3) Have you tested this? What formula are you using?

I have not had a chance since I have only been diagnosed for less than three months. The formula I am using is one that I came up with using the Nathan formula to calculate average blood glucose level from HbA1c that I found in the internet. Since I wanted to calculate HbA1c and I had the information about my blood glucose levels, I just used some high-school algebra to work it back. As you can see, I was wrong when I said that I would never use that stuff in real life. The actual formula is (Average mg/dl + 86) / 33.3

4) You are so lazy, I measure my BG ten times a day, you only do it five times. Can you make it so that I can use all my data?

The more data you have, the better your average will be and therefore the better the model should work in theory. In order to use more data, some colums need to be added. I am using five colums because I try to at least do those five tests if I have the time. I have also done more than five tests in a day after a really high blood glucose number, but did not use that information since it might affect the outcome. Also note that another fault of the model is that some days only have one result, while others might have all five. What can I say, the whole thing is imperfect.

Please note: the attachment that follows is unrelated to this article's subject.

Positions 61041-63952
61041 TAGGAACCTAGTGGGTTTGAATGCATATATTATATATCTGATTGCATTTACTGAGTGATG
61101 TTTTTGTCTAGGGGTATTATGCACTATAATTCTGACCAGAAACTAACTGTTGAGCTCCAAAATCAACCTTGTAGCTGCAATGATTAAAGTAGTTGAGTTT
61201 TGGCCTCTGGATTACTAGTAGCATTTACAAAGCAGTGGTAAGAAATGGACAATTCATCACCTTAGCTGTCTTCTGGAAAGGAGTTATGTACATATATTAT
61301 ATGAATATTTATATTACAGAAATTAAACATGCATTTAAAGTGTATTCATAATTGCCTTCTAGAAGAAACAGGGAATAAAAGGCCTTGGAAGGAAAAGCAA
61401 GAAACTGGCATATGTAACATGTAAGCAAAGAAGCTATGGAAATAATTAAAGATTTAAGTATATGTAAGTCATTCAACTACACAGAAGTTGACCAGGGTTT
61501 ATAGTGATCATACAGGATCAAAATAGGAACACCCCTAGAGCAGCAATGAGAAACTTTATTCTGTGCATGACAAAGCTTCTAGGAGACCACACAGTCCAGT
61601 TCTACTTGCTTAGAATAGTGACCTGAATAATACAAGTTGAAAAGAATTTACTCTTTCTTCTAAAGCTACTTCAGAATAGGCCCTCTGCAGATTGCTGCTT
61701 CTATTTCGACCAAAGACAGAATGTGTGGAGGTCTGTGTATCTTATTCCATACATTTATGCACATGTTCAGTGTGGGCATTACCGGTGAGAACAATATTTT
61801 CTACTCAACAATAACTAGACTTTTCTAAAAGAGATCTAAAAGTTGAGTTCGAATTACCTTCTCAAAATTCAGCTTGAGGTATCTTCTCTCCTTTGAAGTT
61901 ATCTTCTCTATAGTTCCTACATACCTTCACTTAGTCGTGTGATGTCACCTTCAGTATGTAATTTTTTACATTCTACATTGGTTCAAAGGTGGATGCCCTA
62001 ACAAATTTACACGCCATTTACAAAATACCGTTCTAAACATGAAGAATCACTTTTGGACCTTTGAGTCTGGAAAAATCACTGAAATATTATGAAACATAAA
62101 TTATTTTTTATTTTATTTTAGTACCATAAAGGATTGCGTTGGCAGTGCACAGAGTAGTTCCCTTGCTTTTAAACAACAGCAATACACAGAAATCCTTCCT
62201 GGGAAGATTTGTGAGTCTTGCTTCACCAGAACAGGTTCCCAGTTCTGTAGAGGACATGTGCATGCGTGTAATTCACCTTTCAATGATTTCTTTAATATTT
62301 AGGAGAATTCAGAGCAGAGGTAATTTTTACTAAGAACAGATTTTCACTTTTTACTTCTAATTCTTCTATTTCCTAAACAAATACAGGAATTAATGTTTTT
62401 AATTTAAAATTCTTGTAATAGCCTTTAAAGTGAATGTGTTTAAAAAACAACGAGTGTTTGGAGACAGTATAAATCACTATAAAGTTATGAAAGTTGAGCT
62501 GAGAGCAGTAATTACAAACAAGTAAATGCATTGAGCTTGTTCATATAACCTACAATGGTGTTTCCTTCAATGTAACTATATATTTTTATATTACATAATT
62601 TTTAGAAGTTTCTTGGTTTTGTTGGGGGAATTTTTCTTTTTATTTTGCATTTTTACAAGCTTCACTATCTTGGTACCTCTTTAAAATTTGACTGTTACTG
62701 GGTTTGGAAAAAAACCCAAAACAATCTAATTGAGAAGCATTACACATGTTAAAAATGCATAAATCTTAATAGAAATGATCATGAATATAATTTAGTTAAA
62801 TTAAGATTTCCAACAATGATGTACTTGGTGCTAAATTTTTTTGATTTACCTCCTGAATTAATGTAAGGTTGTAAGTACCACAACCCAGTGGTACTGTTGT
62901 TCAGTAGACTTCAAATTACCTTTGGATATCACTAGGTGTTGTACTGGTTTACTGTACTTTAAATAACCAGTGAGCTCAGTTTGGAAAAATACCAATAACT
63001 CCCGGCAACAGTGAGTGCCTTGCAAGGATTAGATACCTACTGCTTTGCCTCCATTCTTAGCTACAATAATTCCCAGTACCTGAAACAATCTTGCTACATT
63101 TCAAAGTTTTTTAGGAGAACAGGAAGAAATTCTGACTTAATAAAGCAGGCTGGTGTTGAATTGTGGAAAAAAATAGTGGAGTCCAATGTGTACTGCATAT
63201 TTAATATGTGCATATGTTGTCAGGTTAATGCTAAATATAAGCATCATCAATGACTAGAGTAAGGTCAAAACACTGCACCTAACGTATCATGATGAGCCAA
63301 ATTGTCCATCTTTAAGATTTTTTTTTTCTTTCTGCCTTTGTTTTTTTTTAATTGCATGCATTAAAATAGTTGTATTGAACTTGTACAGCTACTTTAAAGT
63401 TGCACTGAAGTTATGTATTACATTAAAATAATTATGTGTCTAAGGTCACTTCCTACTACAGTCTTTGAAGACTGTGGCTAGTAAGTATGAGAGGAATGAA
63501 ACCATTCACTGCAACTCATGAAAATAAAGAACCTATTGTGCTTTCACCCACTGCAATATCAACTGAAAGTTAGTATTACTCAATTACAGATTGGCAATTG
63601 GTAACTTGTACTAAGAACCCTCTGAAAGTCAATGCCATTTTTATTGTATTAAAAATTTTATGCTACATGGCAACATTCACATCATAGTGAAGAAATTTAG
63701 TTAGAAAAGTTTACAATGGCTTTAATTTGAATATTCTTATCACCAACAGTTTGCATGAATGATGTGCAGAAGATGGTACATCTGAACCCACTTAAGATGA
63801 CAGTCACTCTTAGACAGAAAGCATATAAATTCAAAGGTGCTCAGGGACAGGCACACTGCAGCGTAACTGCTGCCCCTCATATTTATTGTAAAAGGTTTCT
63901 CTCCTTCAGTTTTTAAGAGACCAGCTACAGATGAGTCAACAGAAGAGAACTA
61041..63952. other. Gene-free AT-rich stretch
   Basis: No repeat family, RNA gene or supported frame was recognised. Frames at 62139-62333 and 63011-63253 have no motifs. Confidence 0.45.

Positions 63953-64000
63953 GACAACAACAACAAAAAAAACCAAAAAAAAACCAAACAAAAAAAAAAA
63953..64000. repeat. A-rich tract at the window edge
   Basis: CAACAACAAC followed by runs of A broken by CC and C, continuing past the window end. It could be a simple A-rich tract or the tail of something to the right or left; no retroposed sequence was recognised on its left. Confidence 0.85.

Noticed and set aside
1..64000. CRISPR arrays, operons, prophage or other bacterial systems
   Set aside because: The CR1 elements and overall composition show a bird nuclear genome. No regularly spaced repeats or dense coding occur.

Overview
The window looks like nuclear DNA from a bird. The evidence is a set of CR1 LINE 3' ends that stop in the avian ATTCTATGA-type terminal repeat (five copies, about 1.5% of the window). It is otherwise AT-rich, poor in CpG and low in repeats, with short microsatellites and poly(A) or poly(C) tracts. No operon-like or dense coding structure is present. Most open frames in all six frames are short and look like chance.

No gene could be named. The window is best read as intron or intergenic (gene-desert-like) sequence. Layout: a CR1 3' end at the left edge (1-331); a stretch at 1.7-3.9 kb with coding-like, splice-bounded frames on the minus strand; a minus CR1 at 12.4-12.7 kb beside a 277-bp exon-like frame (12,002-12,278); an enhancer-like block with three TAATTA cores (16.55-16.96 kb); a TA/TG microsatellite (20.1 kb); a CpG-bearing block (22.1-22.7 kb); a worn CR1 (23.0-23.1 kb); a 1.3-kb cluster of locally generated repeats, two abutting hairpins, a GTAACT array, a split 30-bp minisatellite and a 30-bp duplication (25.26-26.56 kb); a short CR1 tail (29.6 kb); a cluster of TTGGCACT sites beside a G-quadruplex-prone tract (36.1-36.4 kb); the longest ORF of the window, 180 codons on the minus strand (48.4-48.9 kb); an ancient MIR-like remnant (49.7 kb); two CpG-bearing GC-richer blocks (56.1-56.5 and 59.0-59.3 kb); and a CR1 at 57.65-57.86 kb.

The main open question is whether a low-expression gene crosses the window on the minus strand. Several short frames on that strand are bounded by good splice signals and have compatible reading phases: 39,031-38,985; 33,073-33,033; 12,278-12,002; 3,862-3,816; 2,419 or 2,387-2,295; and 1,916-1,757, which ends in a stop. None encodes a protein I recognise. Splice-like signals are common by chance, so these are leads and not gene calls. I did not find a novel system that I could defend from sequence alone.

5) This is a horrible waste of binary space in my hard drive. Just looking at it has made my blood sugar go up. If I could, I would take my toothbrush and physically brush the interiors of my computer to clean even the memory of its existance in my system. I could do this much better.

Feel free to take this idea and run with it as long as wathever product or spreadsheet you come up with is made available to the public free of charge. I am in no way a great Microsoft Excel user. I am sure people can make this better so please do so. If you want to do changes to it and want to put your version in an internet server, I can upload it here and give you credit as the creator. You can contact me Here

6) Why are some of my readings highlighted?

I use that to remind me about when I have been bad. There is a way to do a cell format in excel called conditional formatting. I set it to highlight any number above 130. If you have better control, you could change it to a lower number. If you don't, then change it to a higher number. You could also disable the formatting. But I thought it was neat.

Here are some books from Amazon that might help you with controlling it: Diabetes Diet: The 101 Best Diabetic Foods
Dr. Neal Barnard's Program for Reversing Diabetes: The Scientifically Proven System for Reversing Diabetes without Drugs

Version 3.0 Release date February 7, 2012

Download version 3.0 of the spreadsheet
Click here to download version 3.0 of the spreadsheet

Version 2.0 Release date November 19, 2003

Download version 2.0 of the spreadsheet
Click here to download version 2.0 of the spreadsheet

Version 1.0 Release date September 24, 2003

Download version 1.0 of the spreadsheet
Click here to download version 1.0 of the spreadsheet

Feel free to visit my Commercial loan advice website if you need some feedback on that topic.